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  1. Clients can experience progress on the building

As we’ve discussed, VR can be used not only to showcase designs – it can be combined with reality capture tools to generate immersive as-built BIM models. As your building project progresses, you can scan the works and use those to generate VR-compatible models of your progress. This approach will be ideal for clients who are based overseas and who can’t readily visit the site, or for firms trying to manage the flow of people on site to remain Covid-secure.

As with your designs, showing the client progress in this way helps them become a constructive partner in the project. You can show them where you may have had to deviate from your designs, and explain why, and involve them in the decision-making process. You can even demonstrate fulfilment of contractual obligations through your scans, ensuring that everyone is happy with the project and that it’s signed off on time.

  1. Project teams work better, providing greater value

In the same way that you and the client can collaborate  more effectively in a VR environment, construction project teams can also collaborate more effectively in VR. If the environment of as-built conditions has been created using the right point cloud mapping software, then different parties can see all the elements of the building, from structural members to floor space and windows, and can visualize things like clash detection much more effectively.

Better collaboration will relalize a number of benefits for your organization:

  • Fewer errors will reduce the cost and delays of rework on projects
  • Faster working will mean that you can speed up projects, or handle more projects at one time
  • Better collaboration between different design teams will make it more likely that the final building matches the initial design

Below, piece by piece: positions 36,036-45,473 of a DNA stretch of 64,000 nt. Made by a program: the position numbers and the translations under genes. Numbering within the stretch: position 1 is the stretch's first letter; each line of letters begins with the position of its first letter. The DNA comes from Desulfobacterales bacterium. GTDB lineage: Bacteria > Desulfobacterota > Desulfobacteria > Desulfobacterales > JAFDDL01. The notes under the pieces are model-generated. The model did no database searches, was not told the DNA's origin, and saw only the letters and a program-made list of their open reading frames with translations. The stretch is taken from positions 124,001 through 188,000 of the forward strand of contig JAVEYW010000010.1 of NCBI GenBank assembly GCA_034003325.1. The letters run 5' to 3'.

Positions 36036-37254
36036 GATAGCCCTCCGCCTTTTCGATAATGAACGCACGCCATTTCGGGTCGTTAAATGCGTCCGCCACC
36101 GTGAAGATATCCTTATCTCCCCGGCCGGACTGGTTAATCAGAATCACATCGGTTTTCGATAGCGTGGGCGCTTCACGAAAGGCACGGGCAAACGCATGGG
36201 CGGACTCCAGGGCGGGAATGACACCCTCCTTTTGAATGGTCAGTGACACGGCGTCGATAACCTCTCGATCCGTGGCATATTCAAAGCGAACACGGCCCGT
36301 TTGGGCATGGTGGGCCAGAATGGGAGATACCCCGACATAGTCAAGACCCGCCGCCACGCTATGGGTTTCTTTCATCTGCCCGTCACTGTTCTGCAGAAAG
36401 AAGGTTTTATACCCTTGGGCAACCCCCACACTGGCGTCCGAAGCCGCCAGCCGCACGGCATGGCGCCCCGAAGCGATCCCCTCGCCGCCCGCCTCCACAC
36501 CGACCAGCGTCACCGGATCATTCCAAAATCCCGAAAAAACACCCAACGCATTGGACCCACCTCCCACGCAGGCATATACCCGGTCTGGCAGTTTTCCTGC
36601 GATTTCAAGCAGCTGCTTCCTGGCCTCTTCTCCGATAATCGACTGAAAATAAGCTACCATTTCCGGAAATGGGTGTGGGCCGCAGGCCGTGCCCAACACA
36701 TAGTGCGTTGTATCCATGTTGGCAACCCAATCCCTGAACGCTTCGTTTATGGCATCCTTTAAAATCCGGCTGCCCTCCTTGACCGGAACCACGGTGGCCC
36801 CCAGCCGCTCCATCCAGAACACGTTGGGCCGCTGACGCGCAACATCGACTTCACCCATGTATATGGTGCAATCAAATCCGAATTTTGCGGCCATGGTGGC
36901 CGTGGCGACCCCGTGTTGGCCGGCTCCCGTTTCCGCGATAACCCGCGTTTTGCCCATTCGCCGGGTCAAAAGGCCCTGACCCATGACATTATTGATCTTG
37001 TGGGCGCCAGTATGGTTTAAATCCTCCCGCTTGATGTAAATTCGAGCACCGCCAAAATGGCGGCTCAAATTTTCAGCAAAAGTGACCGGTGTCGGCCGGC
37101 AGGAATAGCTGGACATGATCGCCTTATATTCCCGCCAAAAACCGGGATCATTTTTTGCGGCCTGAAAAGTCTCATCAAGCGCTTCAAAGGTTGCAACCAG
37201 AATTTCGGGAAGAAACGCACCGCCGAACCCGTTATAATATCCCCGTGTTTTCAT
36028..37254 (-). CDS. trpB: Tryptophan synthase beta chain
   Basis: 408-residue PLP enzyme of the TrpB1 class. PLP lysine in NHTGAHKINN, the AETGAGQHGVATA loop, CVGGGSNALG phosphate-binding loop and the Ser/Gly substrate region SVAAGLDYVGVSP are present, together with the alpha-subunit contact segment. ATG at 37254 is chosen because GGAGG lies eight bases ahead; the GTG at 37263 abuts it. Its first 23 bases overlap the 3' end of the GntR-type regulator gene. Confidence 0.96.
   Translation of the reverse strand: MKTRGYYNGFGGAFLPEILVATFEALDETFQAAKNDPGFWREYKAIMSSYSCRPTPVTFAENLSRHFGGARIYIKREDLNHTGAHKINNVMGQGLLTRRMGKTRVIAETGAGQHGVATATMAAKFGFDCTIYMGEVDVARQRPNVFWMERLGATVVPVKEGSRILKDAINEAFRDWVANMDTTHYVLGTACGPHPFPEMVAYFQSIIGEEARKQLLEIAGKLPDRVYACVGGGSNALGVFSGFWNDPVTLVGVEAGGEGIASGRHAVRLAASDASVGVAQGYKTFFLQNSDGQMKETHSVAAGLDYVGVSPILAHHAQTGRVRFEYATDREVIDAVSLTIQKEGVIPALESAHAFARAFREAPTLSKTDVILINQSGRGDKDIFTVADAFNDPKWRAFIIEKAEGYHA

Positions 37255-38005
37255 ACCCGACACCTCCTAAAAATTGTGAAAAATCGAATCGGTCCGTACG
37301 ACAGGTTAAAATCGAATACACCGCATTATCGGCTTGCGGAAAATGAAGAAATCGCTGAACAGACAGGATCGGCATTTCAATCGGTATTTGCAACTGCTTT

How to Get Started using VR and BIM in your Projects

To bring these exciting possibilities to life in your organization, there are a few factors to consider:

  • Skills: you’ll need to make sure that you have the skills in-house to drive the technologies needed for VR. That includes running the VR software itself, but also designing the objects – and if you are planning to capture as-built conditions, the skills to operate scanners and to drive the software that generates segregated mesh data from those scans.
  • Buy-in from stakeholders: this technology will require investment, and that means you will need senior stakeholders to support the project. Building a solid business case of what benefits you expect this investment to bring your organization, and how soon, is essential.
  • The right software: to make VR solutions work for your organization it’s important that you choose the right software. A VR application that allows you to collaborate with others in real time is essential, as opposed to one that simply lets you view a static object. Perhaps most importantly, the software that you use to import as-built data from scanners into your VR environment needs to be easy to use, and needs to be able to classify all the different components of the building so that you and your project teams can usefully inspect the building and collaborate.

The Future is Now

This article shows that the era of VR in construction isn’t some far-off dream – it’s something that organizations can make happen today. And in fact, it could well be a necessary investment to survive the coming years. As construction organizations continue to optimize and streamline their processes, investing in VR solutions that reduce rework, speed up projects and create novel client experiences may be essential if your firm is to remain competitive.